Herpetology concerns the study of amphibians, which include frogs, toads, salamanders, newts and gymnophiona (which resemble earthworms and some snakes). Herpetology also concerns the study of reptiles, including snakes, lizards, turtles, terrapins, tortoises, crocodilians and tuataras. Batrachology, a subdiscipline of herpetology, deals with the study of amphibians alone.
Herpetology comes from the Greek words herpeton (meaning “creeping animal”) and logia (meaning “sayings”). People who study herpetology are known as herpetologists. Sometimes, herpetologists are called “herpers,” especially those who collect different reptiles and amphibians.
Herpetology is concerned with the study of poikilothermic (of varying internal temperatures), ectothermic tetrapods. While herpetology under this sense excludes fish, it is not uncommon for herpetologists to join up with fish scientists, collectively known as ichthyologists, publishing joint journals and holding conferences in order to foster the exchange of ideas between both fields. One notable example of this is the American Society of Ichthyologists and Herpetologists.
Herpetology is very beneficial to humanity. It concerns the study of the role of amphibians and reptiles in global ecology, especially because amphibians are often very sensitive to environmental changes, offering a visible warning to humans that significant changes are occurring. Toxins and venoms produced by a number of amphibians (such as poison dart frogs) and reptiles (vipers and rattlers, et. al.) are useful in human medicine. Some snake venoms have been implemented to create anti-coagulants to treat stroke victims and heart attack patients.
A term that is often associated with herpetology is “herp,” which is a vernacular term for reptiles and amphibians. Herp derives from the old term “herpetile,” which can be traced back to Linnaeus’ classification of animals, in which he grouped reptiles and amphibians together in the same class.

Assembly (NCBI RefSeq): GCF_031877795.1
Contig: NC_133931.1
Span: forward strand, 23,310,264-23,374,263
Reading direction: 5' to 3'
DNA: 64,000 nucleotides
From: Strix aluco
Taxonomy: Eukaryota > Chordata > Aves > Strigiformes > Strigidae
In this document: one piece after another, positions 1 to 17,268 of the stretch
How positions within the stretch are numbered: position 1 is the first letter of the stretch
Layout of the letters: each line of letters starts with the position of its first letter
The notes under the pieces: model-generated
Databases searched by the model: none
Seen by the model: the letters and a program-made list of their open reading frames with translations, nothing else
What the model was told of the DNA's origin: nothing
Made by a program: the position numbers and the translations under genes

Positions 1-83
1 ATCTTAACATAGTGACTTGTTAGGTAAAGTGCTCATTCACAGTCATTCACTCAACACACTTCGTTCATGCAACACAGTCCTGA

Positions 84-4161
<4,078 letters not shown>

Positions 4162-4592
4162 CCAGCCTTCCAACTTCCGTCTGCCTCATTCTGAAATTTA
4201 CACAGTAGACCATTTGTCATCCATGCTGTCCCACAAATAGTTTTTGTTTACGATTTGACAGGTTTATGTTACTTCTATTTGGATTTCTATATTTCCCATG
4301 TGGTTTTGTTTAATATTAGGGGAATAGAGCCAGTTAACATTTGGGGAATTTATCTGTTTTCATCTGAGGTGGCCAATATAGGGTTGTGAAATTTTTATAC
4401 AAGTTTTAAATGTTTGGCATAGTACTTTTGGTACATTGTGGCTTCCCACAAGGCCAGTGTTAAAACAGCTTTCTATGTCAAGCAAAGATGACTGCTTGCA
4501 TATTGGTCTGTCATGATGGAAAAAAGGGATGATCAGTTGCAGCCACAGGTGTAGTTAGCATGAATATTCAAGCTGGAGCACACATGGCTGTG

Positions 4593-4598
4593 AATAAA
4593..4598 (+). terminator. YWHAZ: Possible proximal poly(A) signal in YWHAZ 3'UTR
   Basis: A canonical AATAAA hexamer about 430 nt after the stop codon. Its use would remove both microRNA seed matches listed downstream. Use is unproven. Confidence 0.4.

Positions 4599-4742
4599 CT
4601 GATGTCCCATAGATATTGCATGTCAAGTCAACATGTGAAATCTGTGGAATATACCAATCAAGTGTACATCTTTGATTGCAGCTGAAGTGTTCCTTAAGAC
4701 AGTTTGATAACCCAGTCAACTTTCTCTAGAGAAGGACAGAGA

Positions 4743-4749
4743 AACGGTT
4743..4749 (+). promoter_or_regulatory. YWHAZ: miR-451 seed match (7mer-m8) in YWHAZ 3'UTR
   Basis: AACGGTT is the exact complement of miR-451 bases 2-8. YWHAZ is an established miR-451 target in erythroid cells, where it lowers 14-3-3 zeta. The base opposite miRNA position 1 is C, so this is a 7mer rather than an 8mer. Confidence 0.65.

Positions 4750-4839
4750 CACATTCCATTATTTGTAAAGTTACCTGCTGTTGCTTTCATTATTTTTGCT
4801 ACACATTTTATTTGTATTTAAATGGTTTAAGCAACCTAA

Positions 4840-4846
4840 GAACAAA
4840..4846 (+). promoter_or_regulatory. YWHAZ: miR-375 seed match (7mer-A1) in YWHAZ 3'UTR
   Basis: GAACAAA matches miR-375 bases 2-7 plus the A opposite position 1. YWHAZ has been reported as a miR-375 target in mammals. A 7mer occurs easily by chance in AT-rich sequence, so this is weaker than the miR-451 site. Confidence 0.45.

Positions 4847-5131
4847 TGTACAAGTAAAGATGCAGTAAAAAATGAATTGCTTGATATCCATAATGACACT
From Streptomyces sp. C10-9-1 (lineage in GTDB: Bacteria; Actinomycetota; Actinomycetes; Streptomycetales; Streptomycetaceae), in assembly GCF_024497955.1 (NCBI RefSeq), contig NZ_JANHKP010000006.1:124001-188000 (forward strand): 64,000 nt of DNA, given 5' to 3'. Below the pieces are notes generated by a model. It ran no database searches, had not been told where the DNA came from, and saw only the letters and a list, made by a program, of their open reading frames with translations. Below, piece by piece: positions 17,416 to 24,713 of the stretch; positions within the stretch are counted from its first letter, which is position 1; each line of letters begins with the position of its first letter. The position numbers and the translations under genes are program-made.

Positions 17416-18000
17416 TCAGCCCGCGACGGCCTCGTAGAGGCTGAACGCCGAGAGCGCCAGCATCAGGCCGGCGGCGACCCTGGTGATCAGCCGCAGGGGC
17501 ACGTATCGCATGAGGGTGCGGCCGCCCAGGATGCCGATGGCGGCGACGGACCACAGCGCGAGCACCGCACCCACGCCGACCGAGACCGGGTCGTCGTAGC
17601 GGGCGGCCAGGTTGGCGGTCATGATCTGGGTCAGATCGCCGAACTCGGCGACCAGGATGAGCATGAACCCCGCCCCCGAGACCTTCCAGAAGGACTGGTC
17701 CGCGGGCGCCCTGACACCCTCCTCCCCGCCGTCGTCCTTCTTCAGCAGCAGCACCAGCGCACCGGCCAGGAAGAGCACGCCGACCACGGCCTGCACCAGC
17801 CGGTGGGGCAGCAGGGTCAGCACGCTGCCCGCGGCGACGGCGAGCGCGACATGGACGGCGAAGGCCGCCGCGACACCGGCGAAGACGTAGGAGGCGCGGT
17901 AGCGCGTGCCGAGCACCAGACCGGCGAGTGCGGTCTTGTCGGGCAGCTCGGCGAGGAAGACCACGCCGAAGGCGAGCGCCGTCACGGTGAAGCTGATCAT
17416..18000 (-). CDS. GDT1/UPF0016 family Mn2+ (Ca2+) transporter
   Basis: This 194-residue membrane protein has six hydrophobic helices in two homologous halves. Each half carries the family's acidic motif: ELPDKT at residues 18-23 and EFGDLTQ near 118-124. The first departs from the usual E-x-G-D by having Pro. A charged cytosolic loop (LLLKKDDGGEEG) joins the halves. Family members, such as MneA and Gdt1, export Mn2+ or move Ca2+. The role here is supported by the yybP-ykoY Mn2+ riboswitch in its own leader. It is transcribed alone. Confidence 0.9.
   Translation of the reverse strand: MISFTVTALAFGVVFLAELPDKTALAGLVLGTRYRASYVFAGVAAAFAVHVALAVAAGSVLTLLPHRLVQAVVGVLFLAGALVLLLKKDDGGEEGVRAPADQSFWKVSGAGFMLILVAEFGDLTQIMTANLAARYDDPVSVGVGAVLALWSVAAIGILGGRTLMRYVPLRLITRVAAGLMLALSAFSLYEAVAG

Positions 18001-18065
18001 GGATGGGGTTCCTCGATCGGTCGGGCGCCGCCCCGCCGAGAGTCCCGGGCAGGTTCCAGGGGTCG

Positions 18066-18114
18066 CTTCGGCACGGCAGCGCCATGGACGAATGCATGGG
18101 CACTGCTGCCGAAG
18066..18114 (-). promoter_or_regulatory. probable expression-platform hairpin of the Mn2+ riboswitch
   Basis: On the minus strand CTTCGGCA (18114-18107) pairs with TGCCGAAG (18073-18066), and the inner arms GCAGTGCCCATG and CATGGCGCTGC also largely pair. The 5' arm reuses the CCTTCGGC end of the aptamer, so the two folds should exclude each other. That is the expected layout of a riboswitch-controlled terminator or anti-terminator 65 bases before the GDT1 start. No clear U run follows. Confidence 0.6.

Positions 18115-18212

Today, there are more than 6700 known amphibian species and over 9000 known reptilian species.
Herpetology includes a broad range of career fields, including field research, public and private breeding, zoological curating, teaching, etc. For those who wish to pursue a career in herpetology, they must have strong science and math background. Very few universities and colleges offer herpetology programs, and thus it has become a competitive field.
In modern science, it is rare for individuals to consider themselves herpetologists first and foremost. Often times, these researchers focus on a particular field such as ecology, evolution, taxonomy, physiology, or molecular biology; It is usually within these fields that herpetologists are born.
Many herpetologists are also notable writers. Notable herpetological writers include Mark O’Shea and Philip Purser. Notable herpetological showmen include the late Steve Irwin, known as the “Crocodile Hunter,” and Austin Stevens, popularly known as “AustinSnakeman,” famous for his TV show Austin Stevens: Snakemaster.
Image Caption: Golden Toad (Bufo periglenes). Credit: Bufo_periglenes from U.S. Fish and Wildlife Service/Wikipedia